Regrettably, even in a somewhat small town like Fort Collins, folks can make exercise seem awfully complicated. I’ve heard my personal fitness clients debate the pros of cons of early morning vs. evening workouts, fight over which foods constitute the best post-workout fare, and even engage in epic arguments about free weights, how fast (or slow) to lift them, which weights are best for women (or men), and how long workouts in the gym need to last. Alas, it’s a maze out there—kettle balls, elastic bands, and Pilates. My solution? Keep it simple. Which brings us to the almighty jump rope. Inexpensive, non-technical, and a throwback to nearly everybody’s childhood days, the benefits of jumping rope can seriously jump-start your heart rate and your regular workout without putting a squeeze on your wallet or your time. Read the following FAQs about the benefits of jumping rope and take your workout up a notch or two.
“Do I have to jump rope for the same amount of time that I spend doing other cardio?”
In two words: no way. One of many benefits of jumping rope involves pumping up your current workout. For instance, Jane, a forty-something personal training client in Fort Collins, has reached a plateau. Running on the treadmill has been her standard early morning means of training for over two years. Unfortunately, Jane feels like these workouts have lost their potency. Plus, as much as she hates to admit it, she’s a little bored. Jane now uses a jump rope and is seeing the benefits of jumping rope after including it in her routine.
Jane now warms up for 2-3 minutes at a slight incline and then runs moderately at incline 5 for three minutes. She drops the incline down, carefully steps off the treadmill and picks up her jump rope. Jane then jumps briskly (if she misses a jump, she just “resets” and continues jumping) for two minutes. Then back to the treadmill for 3 more minutes at level 5 incline, then two minutes of jump roping—repeat, repeat—for 30 minutes rather than an hour. Some days, Jane power walks instead of runs and some days she keeps the incline at a steady level 3. The idea here is variety, physical challenge, and of course results. Says Jane, “I’ve definitely seen a drop in weight and a spike in my eagerness to get to the gym and work out.”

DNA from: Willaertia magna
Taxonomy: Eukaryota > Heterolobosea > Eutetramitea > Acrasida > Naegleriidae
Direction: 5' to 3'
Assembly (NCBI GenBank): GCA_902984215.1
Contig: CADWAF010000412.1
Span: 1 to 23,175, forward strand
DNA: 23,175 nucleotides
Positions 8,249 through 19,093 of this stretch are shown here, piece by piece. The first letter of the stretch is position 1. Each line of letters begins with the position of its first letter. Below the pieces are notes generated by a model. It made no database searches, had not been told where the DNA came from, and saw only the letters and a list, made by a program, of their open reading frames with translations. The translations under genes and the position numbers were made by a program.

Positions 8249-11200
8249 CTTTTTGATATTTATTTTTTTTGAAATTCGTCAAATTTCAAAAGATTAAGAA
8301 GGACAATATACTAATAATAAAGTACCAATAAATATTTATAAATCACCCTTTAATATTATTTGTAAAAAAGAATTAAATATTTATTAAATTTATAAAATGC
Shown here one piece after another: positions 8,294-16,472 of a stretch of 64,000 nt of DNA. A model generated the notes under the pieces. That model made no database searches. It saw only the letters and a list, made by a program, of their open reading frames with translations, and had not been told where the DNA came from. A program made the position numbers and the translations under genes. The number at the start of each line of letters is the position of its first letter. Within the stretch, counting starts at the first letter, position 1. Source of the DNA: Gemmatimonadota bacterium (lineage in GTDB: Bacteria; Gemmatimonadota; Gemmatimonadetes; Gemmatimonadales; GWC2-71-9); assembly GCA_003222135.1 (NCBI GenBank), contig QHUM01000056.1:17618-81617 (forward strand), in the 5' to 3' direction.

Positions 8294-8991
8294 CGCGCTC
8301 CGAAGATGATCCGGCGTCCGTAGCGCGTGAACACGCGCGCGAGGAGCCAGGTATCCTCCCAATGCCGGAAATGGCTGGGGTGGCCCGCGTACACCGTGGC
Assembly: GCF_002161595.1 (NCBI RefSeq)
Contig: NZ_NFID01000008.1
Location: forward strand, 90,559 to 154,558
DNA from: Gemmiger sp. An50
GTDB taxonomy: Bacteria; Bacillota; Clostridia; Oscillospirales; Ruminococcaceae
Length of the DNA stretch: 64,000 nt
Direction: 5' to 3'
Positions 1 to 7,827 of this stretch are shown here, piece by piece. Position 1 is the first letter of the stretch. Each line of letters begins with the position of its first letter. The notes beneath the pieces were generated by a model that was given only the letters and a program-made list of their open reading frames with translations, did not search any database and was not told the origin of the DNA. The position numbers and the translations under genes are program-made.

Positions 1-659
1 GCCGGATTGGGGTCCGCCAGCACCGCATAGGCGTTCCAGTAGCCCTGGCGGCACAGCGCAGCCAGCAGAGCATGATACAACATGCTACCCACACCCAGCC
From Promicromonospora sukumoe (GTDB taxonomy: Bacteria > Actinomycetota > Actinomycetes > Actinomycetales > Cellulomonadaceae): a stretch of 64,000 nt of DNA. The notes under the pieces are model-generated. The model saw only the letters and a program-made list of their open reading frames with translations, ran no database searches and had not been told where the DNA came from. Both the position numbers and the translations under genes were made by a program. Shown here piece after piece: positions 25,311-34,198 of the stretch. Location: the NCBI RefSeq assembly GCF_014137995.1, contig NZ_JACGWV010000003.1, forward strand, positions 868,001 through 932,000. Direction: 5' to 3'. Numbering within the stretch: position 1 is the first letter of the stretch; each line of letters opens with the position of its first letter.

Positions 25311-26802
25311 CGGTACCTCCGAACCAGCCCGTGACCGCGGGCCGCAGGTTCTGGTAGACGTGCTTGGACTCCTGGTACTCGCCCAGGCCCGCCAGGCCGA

“It’s been a long, time since I jump roped. Can I (pardon the pun) jump right back in?”
Good question. Even if you were a serious jumping pro as a kid, this type of exercise is best when you ease back into it. Even straightforward (stationary) jumping requires a lot of focus and stamina. Start by incorporating jumping between weight sets—a minute at most. Just like the tortoise and the hair—slow and steady wins the race. Don’t rush your jumps. As time progresses, your jumping (and jumping speed) will improve, as will your physical fitness.
“There’s no way I can just jump over and over in place. How can I get a little bit more challenged and up the variety of my jump rope workout?”
As you improve at jumping, the time you can do it will increase. In other words, it won’t be so hard. This is the perfect time to change up the way, speed and types of jumping you perform during your workout. Check out jump rope routines online, visit a boxing gym (where the jump rope is a very popular tool of the fitness trade), vary your jumping speed (interval jump rope workouts are very effective), or call a personal fitness trainer for professional exercise advice.
Over time, your body will learn what to expect when it comes to the gym. After years of dedicated exercise, we all learn subtle ways to make a regular workout easier. Our bodies adapt, we get in better shape, etc. Don’t be tricked in this fitness purgatory. Instead, head out to the garage, find that 19-year-old jump rope and start feeling exhilarated again. The benefits of jumping rope in your routine are too good to miss out on!
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